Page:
SANTIAGO/LONDON – Mining companies chasing the kind of technological breakthroughs made long ago in the manufacture of cars and mobile phones have unveiled eye-catching innovations ranging from vast drills and remote-controlled trucks to second-by-second data analysis.
Behind the scenes, however, there has so far been limited progress towards a transformation the companies say is more and more vital to their survival. They are being jolted into action by volatile commodity prices and the increasing difficulty and danger of accessing remaining reserves in hot, narrow seams several kilometers below ground.
“There’a a big awakening in mining. The time is ripe for things to begin to change,” Anglo American’s head of technology development Donovan Waller said by telephone. A major obstacle is the massive upfront cost for innovation that firms such as Anglo, BHP Billiton and Rio Tinto <RIO.AX must pay off over the life of a mine in contrast to incremental upgrades common to mobile phones.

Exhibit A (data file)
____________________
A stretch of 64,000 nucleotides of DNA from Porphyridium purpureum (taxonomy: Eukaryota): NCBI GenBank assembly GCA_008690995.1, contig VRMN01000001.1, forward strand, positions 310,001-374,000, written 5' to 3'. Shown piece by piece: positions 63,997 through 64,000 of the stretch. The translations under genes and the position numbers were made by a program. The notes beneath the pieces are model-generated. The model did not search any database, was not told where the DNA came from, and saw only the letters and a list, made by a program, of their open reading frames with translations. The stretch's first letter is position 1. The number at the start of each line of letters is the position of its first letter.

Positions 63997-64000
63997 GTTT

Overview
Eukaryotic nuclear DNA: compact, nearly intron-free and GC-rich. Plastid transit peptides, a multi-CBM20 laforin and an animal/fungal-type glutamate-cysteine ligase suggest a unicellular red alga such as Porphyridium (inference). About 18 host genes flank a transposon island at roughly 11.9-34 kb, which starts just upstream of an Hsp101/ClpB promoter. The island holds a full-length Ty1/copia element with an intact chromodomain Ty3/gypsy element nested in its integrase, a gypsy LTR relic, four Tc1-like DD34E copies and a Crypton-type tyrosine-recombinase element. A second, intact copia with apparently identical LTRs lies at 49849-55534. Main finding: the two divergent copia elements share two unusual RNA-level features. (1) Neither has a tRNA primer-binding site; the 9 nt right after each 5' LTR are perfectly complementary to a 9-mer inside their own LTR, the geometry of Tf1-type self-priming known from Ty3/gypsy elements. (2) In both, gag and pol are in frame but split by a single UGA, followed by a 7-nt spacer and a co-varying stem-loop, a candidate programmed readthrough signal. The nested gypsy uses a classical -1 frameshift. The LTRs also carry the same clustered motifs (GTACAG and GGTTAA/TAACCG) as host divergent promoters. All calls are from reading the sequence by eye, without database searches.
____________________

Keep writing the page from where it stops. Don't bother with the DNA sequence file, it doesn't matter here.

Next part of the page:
Sandvik, one of the world’s biggest suppliers of mining equipment, told Reuters it had doubled its installation of automation systems between 2015 and 2016. But, asked what proportion of the loaders and trucks it sells are fully automated, it gave an estimate of 5 percent.
While automation represents a potential threat to jobs the world over, it is particularly sensitive in an industry employing hundreds of thousands of blue-collar workers in nations where mining represents a major chunk of GDP.
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